9) 17. 2. there was no evidence of effect modifica- Crude Rate tion by duration of CVC use on the association of initial (95% CI)a vascular access type with outcomes.4 to 62. patients dialyzing with a graft did not have a higher risk for all-cause mortality. HD in the home setting may lead Central venous catheter Central venous catheter to higher risk for rare but potentially catastrophic AV Rate per 100 person-years.20–22).3) 5.9 (5. Additionally. Patients undergoing in-center HD have three times per week expo- Patient-Yr of sure to dialysis facilities.3) 12.0 (4.3) 14. Results of an exploratory analysis examining the Table 2.304 Clinical Journal of the American Society of Nephrology Sensitivity and Exploratory Analyses In sensitivity analyses modeling vascular access type at Transfer to In-Center Hemodialysis 18.7 (14.1 to 9. These findings were observed in an analysis of a propensity score–matched cohort as well as after adjustment for po- tential confounders in a larger unmatched cohort using 12. in which they come into contact Follow-Up with other chronically ill patients as well as facility staff 1920 563 613 629 members.9 to 15.6 (40.3 (12. there are important ways in 68 42 78 96 which home HD differs from in-center HD that may sub- stantially alter the risks associated with CVC use. Access Although these differences provide a rationale for why Unmatched cohort CVC risk may be different for in-center HD and home HD. 95% CI. results were similar to those from the primary analyses (Supplemental Table 8). thrombolytic . we found that treatment with a CVC was associated with a Events higher risk for death and hospitalization but not transfer to 317 287 361 838 in-center HD compared with treatment with an AV access. Crude Rate (95% CI)a the magnitude of higher risk for death and hospitalization observed with use of a CVC in home HD was similar to Mortality that observed in a parallel analysis of patients undergoing conventional in–center HD. and event rate by initial vascular access type in propensity score–matched (n=1052) and unmatched (n=2481) cohorts association of initial vascular access type with first bacter- Events emia events showed higher risk for bacteremia with use of 102 100 111 275 CVC within the propensity score–matched cohort (HR.1 (14.9 to 22.7 to 52. Beyond potential differences in risk 95% CI. 3.1 to 6. Arteriovenous access Arteriovenous access access–related adverse events (26.4 (9. In a second set of sensitivity analyses assessing AV fistula or AV graft as distinct exposures.8 to 63. Finally. the results of our study show that higher risks for mortality and hospitalization associated with CVC use also exist for patients undergoing home HD and are similar in magni- tude (22). However.8 (41.1) baseline or time–varying vascular access. irrespective of the level of statistical adjustment (HR. including multidrug-resistant organisms (23–25). Follow-up. 95% CI.5 to 15.1) the start of home HD as the primary exposure within the Crude Rate (95% CI)a entire unmatched cohort. number of events.4 (51.3 (13.6) 57.59. Numerous studies over the past two decades have shown associations between CVC use and higher risk for adverse clinical outcomes in patients undergoing in-center Events HD (10–14. hospitaliza- tion.3 (50.20) as well as within the unmatched cohort.8 to 46. Although rates of colonization with multidrug- resistant organisms are unknown in patients undergoing home HD. These results support the findings of previous observational studies that have shown similar rates a of complications.21 to 4. 1. 95% confidence interval. regardless of the level of covariate adjust- ment.68 for the fully adjusted 56. it is plausible that less frequent contact with Propensity score–matched cohort health care facilities would result in less frequent coloni- zation and infection. including infection.7 to 16.5) 6.1 (9. for nosocomial infection. Hospitalization Discussion In this large study of patients on incident home HD.7 to 21.6) 43.0) 16. 2.60 to 4.27).2 to 19.22.9) 46. or transfer to in-center HD compared with those using a fistula. presenting opportunities for exposure to exoge- nous organisms.7) model).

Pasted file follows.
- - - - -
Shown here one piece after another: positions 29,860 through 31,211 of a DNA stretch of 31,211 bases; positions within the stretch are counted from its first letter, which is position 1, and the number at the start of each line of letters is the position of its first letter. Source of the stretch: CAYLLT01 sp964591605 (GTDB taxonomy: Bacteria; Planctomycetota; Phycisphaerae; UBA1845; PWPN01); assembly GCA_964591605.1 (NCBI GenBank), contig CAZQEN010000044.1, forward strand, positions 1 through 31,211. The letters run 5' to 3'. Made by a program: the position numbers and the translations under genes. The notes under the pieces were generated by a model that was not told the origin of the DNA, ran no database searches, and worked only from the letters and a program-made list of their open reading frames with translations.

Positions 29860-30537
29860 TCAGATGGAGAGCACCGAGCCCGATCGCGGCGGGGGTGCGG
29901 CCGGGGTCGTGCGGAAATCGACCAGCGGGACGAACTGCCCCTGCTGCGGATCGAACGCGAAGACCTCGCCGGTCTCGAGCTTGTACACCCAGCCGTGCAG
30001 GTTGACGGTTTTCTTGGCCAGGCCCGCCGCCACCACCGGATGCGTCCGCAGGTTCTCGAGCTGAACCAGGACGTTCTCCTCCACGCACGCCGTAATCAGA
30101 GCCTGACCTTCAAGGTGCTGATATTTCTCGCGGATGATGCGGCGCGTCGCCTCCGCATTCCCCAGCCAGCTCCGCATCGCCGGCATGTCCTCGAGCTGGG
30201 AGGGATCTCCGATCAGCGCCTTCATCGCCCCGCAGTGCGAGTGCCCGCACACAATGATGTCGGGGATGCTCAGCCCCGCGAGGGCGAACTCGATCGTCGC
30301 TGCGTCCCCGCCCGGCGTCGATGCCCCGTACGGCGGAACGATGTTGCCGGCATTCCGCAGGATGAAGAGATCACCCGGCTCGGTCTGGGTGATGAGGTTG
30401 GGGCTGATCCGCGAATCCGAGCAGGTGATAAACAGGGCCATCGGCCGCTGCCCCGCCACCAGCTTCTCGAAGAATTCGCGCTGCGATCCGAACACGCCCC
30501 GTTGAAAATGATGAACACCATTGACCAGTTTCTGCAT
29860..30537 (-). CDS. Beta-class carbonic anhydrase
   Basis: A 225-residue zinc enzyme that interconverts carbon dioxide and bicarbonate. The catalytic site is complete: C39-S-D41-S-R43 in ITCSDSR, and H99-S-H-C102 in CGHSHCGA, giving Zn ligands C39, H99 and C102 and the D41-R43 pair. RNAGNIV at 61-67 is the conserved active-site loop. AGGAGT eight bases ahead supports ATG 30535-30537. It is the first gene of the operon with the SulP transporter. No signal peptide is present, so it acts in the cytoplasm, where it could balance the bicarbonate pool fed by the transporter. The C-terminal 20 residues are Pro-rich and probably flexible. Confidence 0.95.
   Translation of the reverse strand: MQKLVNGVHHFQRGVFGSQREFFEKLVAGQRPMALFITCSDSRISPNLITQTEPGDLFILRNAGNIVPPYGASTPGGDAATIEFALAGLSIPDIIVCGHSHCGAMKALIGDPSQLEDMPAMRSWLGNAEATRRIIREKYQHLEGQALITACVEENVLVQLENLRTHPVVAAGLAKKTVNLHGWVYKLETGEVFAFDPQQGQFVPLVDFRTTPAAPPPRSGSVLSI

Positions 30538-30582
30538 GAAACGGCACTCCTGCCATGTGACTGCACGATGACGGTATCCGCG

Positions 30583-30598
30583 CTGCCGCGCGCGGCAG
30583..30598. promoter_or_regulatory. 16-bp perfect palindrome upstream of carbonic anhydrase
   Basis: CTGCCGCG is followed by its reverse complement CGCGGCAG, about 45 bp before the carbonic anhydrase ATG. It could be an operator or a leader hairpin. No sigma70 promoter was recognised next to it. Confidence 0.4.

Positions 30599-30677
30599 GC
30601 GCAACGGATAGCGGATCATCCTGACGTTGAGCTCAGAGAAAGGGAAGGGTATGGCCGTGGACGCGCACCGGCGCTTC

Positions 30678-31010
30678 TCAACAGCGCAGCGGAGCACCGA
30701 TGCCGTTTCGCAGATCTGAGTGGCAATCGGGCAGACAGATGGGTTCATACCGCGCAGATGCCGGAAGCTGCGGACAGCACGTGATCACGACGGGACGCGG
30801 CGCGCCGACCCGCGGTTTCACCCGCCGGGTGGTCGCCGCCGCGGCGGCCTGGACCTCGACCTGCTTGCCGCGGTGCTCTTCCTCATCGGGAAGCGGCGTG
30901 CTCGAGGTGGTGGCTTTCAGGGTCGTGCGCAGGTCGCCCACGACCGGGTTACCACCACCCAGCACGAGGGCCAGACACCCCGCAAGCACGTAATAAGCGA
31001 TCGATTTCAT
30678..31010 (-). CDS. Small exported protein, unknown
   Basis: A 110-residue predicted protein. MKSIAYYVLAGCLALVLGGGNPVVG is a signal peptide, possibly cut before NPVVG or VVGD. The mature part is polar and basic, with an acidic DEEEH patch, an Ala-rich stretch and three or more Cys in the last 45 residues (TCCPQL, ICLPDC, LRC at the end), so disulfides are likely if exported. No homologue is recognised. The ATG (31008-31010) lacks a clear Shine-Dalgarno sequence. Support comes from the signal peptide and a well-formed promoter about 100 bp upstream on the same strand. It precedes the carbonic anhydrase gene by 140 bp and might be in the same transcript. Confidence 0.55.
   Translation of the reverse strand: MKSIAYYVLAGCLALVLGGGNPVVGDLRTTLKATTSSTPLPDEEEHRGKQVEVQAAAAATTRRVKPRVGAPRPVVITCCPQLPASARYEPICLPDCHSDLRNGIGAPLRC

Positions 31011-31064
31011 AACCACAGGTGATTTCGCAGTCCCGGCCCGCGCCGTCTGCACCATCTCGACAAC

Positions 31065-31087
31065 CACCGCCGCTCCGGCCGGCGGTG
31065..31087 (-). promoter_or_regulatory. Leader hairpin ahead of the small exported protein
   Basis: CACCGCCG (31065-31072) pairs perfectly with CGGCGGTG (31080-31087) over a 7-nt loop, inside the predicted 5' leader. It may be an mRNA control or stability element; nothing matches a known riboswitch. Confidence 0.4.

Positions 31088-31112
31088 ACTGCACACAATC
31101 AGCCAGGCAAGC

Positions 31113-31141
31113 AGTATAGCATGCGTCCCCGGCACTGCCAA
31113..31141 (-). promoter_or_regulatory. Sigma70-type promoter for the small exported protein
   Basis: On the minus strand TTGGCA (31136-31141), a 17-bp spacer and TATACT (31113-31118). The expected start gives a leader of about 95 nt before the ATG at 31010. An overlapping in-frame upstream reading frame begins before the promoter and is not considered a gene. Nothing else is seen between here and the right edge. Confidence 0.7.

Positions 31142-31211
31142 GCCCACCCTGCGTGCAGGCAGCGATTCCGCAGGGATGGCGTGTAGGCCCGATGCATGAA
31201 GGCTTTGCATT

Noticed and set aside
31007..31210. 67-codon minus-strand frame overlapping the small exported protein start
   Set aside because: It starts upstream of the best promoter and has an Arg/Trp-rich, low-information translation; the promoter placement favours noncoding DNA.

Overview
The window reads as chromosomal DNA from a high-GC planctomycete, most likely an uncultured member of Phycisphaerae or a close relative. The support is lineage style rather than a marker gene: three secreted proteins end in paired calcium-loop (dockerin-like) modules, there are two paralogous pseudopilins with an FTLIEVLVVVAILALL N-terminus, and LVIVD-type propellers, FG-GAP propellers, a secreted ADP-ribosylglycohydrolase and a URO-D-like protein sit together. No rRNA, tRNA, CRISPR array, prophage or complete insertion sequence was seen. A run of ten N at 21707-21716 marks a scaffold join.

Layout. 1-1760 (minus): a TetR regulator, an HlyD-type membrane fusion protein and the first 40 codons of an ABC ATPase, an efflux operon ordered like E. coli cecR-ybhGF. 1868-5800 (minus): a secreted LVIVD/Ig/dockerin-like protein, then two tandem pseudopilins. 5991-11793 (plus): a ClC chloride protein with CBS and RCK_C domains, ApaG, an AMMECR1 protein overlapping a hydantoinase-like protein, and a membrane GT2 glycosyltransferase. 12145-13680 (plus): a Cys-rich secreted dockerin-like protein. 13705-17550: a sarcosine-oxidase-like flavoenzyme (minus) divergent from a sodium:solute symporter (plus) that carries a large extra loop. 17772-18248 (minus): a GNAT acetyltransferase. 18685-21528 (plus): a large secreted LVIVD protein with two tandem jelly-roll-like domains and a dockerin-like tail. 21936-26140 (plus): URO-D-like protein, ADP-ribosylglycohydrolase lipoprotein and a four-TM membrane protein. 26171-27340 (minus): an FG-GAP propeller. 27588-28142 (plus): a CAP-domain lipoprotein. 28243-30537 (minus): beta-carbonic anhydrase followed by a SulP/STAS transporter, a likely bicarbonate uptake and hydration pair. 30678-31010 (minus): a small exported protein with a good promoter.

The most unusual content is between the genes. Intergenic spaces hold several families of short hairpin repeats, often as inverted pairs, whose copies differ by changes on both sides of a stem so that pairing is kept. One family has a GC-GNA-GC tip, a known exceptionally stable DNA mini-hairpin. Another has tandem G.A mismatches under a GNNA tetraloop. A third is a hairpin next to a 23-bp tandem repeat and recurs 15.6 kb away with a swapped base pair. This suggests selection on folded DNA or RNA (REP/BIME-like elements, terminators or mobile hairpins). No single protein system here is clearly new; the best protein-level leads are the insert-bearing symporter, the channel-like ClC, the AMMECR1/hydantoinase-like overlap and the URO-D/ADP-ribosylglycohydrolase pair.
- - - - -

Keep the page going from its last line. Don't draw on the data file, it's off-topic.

This flammation. n=22. (28. February. We found that that over one half of patients who for colonization and subsequent catheter–related bacter. | Association of central venous catheter (CVC) use with risk for all-cause mortality and hospitalization among a propensity score– matched cohort of patients undergoing conventional three times per week in–center hemodialysis. AV access. associ. Figure 4. even after dialysis (13. home HD with a CVC switch to use of AV access. body mass index. has been shown to predict finding emphasizes the importance of continued engagement cardiovascular events in patients undergoing maintenance with patients regarding optimal vascular access. Hazard ratios are subdistribution hazard ratios from competing risks regression. 305 Figure 3. There are multiple potential mechanisms by which The results of our study support current guidelines that CVCs may lead to adverse clinical outcomes. catheter tips are associated with cardiac arrhythmias as ated with CVCs among patients undergoing daily or noc. or access-related hospitalization. . establish and maintain AV access.431). The propensity score–matched cohort included 1052 patients (CVC. AV access. CVCs may also predispose to chronic systemic in. well as such catastrophic complications as cardiac perfora- turnal HD compared with those undergoing in-center HD tion and tamponade (31). presenting a risk at home. dialysis facility home hemodialysis experience. n=526. A CVC repre. The reference group was arteriovenous (AV) access. | Association of central venous catheter (CVC) use with risk for all-cause mortality. and transfer to in-center hemodialysis in patients undergoing home hemodialysis. diabetes. serum creatinine. serum albumin. and blood hemoglobin.30). Rivara et al. Hazard ratios are sub- distribution hazard ratios from competing risks regression. remained on home HD for at least 1 year and initially started emia. which in turn.29).862 patients (CVC. sex. malpositioned the initial transition to maintenance dialysis. Results are presented for the propensity score–matched cohort of 44. The fully adjusted model was further adjusted for duration of dialysis treatment before the start of home hemodialysis. Finally. regardless encourage patients and their providers to work diligently to of whether used for in-center or home HD. although rare. The minimally adjusted model was adjusted for age. n=526).Clin J Am Soc Nephrol 11: 298–307. hospitalization. including when dialyzing sents a foreign body in the vascular space. and race and/or ethnicity. n=22. The reference group was arteriovenous (AV) access. 2016 Vascular Access and Outcomes in Home Hemodialysis. administration.431. the unmatched cohort included 2481 patients.